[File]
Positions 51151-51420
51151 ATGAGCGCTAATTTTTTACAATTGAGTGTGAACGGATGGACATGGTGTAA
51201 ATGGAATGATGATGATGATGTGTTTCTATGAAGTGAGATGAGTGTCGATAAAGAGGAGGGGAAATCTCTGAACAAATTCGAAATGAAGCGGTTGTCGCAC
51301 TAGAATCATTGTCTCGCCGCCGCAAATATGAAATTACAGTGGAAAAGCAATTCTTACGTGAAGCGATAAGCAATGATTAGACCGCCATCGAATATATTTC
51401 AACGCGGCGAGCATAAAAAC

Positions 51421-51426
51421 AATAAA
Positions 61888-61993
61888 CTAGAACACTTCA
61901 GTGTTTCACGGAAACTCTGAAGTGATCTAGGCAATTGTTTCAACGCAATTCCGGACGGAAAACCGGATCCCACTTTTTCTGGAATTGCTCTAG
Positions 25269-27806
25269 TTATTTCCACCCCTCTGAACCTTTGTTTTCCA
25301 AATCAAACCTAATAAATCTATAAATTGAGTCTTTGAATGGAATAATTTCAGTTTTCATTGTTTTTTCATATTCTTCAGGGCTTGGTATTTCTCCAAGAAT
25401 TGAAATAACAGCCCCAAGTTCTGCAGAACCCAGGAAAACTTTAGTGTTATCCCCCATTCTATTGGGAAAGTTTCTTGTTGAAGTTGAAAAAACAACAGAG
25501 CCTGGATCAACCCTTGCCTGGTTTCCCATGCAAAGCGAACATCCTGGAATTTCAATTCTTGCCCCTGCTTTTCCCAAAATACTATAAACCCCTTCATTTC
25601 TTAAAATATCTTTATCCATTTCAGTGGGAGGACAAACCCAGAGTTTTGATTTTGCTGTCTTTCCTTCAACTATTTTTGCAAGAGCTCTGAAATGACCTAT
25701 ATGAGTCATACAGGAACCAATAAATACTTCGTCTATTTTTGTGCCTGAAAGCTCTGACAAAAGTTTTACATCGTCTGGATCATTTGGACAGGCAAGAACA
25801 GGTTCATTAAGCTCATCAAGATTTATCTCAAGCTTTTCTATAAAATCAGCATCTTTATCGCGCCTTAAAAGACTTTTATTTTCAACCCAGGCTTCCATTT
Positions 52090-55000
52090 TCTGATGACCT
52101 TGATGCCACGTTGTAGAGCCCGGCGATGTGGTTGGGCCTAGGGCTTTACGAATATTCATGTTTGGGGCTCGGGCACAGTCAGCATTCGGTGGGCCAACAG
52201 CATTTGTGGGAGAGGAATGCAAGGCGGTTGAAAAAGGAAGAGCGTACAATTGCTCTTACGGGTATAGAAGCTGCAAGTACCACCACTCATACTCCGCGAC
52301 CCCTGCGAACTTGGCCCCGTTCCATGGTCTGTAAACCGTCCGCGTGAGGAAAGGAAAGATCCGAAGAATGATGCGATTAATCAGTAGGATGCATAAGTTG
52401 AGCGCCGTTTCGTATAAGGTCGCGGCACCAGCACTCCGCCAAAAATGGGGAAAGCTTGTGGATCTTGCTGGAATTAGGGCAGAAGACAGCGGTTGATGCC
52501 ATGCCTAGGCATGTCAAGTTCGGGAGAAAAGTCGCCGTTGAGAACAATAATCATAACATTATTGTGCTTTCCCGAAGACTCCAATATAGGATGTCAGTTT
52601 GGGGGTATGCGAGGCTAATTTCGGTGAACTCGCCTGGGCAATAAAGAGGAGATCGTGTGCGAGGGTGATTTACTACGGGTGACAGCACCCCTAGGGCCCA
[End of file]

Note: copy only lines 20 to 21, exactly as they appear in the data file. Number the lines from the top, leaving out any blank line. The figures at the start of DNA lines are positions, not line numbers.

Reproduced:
52090 TCTGATGACCT
52101 TGATGCCACGTTGTAGAGCCCGGCGATGTGGTTGGGCCTAGGGCTTTACGAATATTCATGTTTGGGGCTCGGGCACAGTCAGCATTCGGTGGGCCAACAG